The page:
Do ordered to and ordered from have different meanings?

I feel like you use ordered from if you have received the order already.

Use ordered to if you have not received the order yet.

For example,

When your friend asks "Where did you get this pizza? This is delicious!". You would say "This pizza was ordered from Pizza Hut"

When your parent asked you to order a pizza. After you have placed an order, your parent asks you which pizza brand you ordered and you tell them "I ordered it to Pizza Hut"

Is this right? Or do you use ordered from for both examples?

  • Could you please give examples of sentences you are thinking about? Ordered from usually describes from where something was ordered. I'm not sure what you mean by order to.
    – Peter
    Nov 2, 2016 at 1:52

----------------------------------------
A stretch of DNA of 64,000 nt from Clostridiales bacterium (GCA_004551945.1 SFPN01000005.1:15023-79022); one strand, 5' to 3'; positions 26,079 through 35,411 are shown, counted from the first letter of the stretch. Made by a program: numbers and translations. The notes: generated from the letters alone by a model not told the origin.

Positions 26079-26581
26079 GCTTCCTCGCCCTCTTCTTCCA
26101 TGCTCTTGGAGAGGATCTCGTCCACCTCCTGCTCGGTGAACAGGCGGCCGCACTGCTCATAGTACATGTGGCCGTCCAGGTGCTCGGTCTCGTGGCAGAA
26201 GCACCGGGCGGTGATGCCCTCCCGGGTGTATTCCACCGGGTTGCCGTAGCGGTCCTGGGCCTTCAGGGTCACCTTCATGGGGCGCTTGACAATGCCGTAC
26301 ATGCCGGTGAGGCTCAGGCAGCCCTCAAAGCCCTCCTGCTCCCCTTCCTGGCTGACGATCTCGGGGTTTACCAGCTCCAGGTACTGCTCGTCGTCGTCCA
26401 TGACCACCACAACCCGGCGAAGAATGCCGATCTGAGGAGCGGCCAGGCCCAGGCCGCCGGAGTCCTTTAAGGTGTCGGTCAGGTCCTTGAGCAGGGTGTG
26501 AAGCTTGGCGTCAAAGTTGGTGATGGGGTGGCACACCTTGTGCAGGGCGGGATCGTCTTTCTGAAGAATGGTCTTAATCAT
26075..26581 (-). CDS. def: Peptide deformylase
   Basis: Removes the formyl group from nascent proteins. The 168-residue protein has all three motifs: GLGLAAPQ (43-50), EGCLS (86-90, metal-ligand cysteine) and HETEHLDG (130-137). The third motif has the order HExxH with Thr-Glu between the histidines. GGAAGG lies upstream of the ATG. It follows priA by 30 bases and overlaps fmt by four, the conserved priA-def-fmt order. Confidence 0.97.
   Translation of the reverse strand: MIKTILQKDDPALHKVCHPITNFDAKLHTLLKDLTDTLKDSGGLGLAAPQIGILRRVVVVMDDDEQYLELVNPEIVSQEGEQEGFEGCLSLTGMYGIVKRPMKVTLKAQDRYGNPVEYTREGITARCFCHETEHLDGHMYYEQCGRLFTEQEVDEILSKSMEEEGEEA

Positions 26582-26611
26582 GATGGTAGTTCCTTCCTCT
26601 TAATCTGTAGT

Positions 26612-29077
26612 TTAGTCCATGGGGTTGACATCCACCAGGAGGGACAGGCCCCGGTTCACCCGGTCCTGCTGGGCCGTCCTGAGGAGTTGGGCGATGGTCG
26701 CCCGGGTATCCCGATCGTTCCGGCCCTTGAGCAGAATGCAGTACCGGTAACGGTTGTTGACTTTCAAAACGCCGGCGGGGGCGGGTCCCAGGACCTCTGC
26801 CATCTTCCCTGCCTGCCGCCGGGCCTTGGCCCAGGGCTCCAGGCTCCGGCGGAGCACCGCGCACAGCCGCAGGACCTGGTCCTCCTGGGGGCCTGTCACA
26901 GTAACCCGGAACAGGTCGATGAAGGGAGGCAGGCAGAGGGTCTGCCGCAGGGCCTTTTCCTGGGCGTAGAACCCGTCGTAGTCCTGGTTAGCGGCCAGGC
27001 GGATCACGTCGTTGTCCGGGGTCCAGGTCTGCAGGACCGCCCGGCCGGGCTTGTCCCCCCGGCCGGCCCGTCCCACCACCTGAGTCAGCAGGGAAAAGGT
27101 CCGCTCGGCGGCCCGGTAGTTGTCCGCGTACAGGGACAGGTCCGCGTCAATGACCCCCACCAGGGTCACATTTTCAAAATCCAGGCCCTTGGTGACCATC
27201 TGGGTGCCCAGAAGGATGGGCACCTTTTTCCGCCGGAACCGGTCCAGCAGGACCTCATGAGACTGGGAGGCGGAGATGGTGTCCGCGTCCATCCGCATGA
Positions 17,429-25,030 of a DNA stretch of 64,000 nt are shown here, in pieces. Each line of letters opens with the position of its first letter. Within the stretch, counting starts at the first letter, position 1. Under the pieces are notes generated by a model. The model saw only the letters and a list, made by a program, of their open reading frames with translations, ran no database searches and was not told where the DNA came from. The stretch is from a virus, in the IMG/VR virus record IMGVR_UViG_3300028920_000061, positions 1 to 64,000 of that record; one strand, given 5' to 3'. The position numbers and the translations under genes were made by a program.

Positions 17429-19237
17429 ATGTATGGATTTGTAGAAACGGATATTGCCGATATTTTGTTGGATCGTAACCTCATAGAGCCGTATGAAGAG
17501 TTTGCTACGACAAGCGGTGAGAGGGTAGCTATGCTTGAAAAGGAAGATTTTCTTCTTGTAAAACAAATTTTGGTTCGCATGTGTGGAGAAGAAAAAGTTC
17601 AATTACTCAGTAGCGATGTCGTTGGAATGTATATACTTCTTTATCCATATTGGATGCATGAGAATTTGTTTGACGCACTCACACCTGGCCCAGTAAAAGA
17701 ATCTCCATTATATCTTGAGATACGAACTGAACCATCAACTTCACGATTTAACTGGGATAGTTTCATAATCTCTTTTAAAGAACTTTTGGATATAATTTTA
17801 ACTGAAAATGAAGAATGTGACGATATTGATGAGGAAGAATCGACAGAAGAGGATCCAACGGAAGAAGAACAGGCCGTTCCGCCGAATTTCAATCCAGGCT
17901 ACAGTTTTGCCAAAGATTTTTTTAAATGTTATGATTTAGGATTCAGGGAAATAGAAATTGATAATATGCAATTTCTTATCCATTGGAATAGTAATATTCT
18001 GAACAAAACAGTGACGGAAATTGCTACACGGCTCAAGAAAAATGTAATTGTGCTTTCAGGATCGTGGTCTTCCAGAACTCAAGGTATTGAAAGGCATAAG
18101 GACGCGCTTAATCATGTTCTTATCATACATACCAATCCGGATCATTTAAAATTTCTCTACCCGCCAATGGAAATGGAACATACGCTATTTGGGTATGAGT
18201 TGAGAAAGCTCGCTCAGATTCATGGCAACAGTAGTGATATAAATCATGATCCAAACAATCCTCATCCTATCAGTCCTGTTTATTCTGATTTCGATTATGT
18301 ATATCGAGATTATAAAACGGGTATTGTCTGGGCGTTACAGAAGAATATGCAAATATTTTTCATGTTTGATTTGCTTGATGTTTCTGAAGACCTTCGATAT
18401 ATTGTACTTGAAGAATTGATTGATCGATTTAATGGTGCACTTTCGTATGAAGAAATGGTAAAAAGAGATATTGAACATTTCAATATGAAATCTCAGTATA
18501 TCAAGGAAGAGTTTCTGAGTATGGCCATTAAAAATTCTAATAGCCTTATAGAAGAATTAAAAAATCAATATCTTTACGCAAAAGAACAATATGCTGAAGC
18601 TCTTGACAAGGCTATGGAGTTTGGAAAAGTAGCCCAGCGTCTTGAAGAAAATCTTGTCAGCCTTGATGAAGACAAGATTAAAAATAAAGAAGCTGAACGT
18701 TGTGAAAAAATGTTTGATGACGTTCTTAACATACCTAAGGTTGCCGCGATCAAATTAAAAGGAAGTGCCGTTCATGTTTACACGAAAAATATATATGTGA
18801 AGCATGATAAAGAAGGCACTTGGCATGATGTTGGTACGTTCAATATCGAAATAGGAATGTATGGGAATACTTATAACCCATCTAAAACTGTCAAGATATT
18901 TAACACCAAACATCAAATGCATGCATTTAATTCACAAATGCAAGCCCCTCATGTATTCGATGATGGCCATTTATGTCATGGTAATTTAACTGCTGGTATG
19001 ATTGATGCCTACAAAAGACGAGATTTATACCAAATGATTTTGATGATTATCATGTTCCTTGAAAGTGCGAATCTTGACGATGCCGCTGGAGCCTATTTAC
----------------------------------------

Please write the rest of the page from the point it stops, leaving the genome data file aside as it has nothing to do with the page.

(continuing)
• 1
    "Ordered to" refers to being told to perform a task by a superior. "Ordered from" refers to purchasing something. The two usages have nothing to do with each other. Without Details, your question, unfortunately, may be closed. Nov 2, 2016 at 1:58
  • I saw someone using ordered to to refer to purchasing something. I wasn't sure which expression is correct.
    – English101
    Nov 2, 2016 at 2:52

1 Answer 1


The first example is fine, except you might rephrase it as "I ordered it from Pizza Hut."

In the second example, to does not indicate the source of the pizza. Again, for this example, you would use from since from indicates that the source of the pizza is Pizza Hut. Also, using ordered from does not suggest that you have the pizza in your possession at that moment. You can use it even if you have just placed the order and it's barely going to be made.

You can use to to indicate the destination, as in "I had the pizza delivered to the house." You might get away with ordered instead of delivered, but it seems a little strange in my opinion. I don't advise it.

You should use ordered to when someone is issuing a command. For example, I was ordered to order a pizza. This means that someone instructed you to order a pizza.

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